Each of the following surveys examines a different aspect of your personality. At the end of each one, you will get feedback about your performance along with information about the research behind it. Although many people report that they find the surveys or exercises valuable in revealing insights into their personality, you should approach any feedback you get as a form of entertainment rather than solid truth.
Background Information. Let's start here with a general check on your basic behaviors, values, and world views. There are about 50 questions that will take you about 3-4 minutes to complete. You will get some feedback about your general life, health, and prospects for the future.
Texas Archive Project. This new project explores how people deal with big secrets in their lives. We are seeking volunteers who will let us analyze some of their emails. We pay $100 for participating. To learn more, click on the link.
Personality: Describing yourself. This is a serious task that requires you to describe who you are in your own words for a full 15 minutes. Using a new state-of-the-art statistical method, the computer gives you feedback about the ways that you see yourself and the world around you. Although this takes a real 15-minute commitment, you won't be disappointed.
The LIFE Survey: What do your daily behaviors reveal about your personality? Check out this questionnaire to find out. The entire questionnaire takes about 8 minutes and provides feedback about your behavioral type.
Perceptual style: You are what you see . Look at an everyday object and write about it for only 5 minutes. See what it reveals about yourself.
The PILL questionnaire. This is a 54-item symptom questionnaire that measures the degree to which people are aware of their various physical sensations and bodily symptoms. Take the survey and see how you compare with others. It should take about 3 minutes.
A projective test: The TAT. This is a classic test where you will first see a picture or drawing. You will then have 10 minutes to write story that describes what is happening to the people in the picture. After writing, you will get feedback about aspects of your personality. A classic.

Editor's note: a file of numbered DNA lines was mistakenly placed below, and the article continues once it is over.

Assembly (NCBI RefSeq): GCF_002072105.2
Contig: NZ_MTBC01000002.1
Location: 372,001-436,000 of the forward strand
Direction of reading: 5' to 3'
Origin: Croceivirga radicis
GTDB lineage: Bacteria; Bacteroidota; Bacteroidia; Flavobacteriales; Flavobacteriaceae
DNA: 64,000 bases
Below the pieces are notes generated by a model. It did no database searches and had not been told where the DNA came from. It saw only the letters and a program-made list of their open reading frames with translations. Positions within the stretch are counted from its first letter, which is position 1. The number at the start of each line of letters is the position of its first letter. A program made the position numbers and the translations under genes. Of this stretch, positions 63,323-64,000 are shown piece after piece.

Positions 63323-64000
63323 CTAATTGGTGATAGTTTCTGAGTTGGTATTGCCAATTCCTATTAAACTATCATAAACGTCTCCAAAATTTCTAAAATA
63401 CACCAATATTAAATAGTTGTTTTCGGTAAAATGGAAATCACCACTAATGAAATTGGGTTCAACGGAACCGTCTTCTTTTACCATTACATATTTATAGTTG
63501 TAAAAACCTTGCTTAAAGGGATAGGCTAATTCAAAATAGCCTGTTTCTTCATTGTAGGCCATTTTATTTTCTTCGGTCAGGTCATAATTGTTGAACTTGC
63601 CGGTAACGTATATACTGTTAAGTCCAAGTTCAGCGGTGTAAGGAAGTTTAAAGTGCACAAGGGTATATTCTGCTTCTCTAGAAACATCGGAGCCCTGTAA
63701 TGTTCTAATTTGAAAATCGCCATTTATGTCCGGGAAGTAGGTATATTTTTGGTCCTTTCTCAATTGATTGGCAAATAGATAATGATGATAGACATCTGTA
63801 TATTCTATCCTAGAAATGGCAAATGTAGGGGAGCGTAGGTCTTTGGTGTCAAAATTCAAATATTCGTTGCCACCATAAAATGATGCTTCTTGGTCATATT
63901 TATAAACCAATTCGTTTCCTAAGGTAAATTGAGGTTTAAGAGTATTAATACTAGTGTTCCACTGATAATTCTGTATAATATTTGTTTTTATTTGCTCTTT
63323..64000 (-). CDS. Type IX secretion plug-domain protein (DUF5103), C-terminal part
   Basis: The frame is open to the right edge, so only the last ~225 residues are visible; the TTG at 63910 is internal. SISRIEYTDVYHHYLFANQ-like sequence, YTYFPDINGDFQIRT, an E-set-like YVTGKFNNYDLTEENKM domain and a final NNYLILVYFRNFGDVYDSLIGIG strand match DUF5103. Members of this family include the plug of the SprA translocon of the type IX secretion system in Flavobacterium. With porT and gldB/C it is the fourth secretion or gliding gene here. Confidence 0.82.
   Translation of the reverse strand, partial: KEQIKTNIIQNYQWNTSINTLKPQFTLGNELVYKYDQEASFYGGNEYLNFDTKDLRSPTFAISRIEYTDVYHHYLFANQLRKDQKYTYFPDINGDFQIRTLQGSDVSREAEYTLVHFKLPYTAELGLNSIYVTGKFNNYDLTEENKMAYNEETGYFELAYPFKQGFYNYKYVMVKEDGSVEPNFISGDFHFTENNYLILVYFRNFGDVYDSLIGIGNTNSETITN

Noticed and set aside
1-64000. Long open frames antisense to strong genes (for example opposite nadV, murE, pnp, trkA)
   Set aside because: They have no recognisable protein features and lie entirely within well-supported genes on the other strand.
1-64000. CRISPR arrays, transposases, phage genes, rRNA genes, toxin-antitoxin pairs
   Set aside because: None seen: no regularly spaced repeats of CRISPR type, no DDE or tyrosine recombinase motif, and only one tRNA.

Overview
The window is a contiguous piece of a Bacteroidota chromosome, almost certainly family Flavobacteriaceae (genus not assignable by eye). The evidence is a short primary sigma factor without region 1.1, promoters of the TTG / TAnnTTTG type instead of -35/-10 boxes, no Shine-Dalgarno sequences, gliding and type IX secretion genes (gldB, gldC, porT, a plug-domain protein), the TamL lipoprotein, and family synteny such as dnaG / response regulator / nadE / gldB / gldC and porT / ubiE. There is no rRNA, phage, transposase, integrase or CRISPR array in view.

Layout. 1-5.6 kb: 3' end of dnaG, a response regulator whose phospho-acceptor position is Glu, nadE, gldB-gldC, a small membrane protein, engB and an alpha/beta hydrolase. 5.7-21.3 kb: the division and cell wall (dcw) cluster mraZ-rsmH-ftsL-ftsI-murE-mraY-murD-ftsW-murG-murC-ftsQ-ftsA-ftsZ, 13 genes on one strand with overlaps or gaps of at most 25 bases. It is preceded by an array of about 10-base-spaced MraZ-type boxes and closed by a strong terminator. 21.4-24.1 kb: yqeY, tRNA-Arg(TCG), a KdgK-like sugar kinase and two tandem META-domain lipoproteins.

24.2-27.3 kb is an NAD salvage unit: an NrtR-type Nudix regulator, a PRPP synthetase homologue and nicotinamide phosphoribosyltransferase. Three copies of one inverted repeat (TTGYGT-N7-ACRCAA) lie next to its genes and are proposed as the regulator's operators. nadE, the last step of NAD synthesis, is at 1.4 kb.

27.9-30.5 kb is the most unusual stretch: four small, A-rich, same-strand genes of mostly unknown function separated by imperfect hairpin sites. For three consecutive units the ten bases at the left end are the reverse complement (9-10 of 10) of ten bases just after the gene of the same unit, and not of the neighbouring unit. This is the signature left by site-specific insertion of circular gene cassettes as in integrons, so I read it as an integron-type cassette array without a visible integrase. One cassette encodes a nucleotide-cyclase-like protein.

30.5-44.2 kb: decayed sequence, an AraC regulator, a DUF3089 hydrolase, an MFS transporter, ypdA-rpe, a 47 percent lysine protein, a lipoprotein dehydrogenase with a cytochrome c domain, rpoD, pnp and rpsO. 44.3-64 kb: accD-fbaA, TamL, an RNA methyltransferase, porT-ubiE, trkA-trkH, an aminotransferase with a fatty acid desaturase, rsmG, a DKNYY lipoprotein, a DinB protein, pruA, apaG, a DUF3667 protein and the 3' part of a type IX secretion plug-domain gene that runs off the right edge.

Language and Perception: Thinking about Colors. Does naming the colors help? Check out a brief demonstration of the Whorff Hypothesis.
The Big Five questionnaire. Perhaps the most popular way of thinking about traits comes from researchers who argue that there are five central traits of personality. Fill out this 41-item version to see where you stand.
The Buddha Survey: Are you enlightened? Check out this 12-item questionnaire with immediate feedback. Ommmmmmmmmmmmm.... (translation: you get no money for this one; just self-knowledge).
Spirituality, Belief, and Religion survey. This questionnaire asks you about your spiritual and religious beliefs. You will learn where you stand compared to others on spirituality and belief certainty.
Depression: the CES-D questionnaire. Try out this brief 10-item screening questionnaire that is used around the world to detect depression.
The Mind Survey. This project comes from the Mental Control Laboratory at Harvard University. Explore how you rate different pictures and objects. The purpose of this survey is to measure how people perceive the minds and mental abilities of human and non-human agents.
Oh, and lest we forget: All your responses are anonymous and confidential. If you are under the age of 18, you must get the permission of a parent or legal guardian to complete the questionnaire. If you find any question to be objectionable, do not answer it. If you feel that you have reached this webpage by mistake, you have the right to turn off your computer and take a very deep breath. If you do not want to learn anything about yourself, do not complete any of the questionnaires. If you enjoy reading the fine print of consent forms, there are a number of high paying and important career paths available for you. Indeed, if you are such a person, you are encouraged to read and reread this consent form over and over again. If you have no questions and believe that your actions are guided by your own free will (which may, in fact, be an illusion), please continue.
Want to know more about this research? Contact James W. Pennebaker, Professor of Psychology, at the University of Texas at Austin.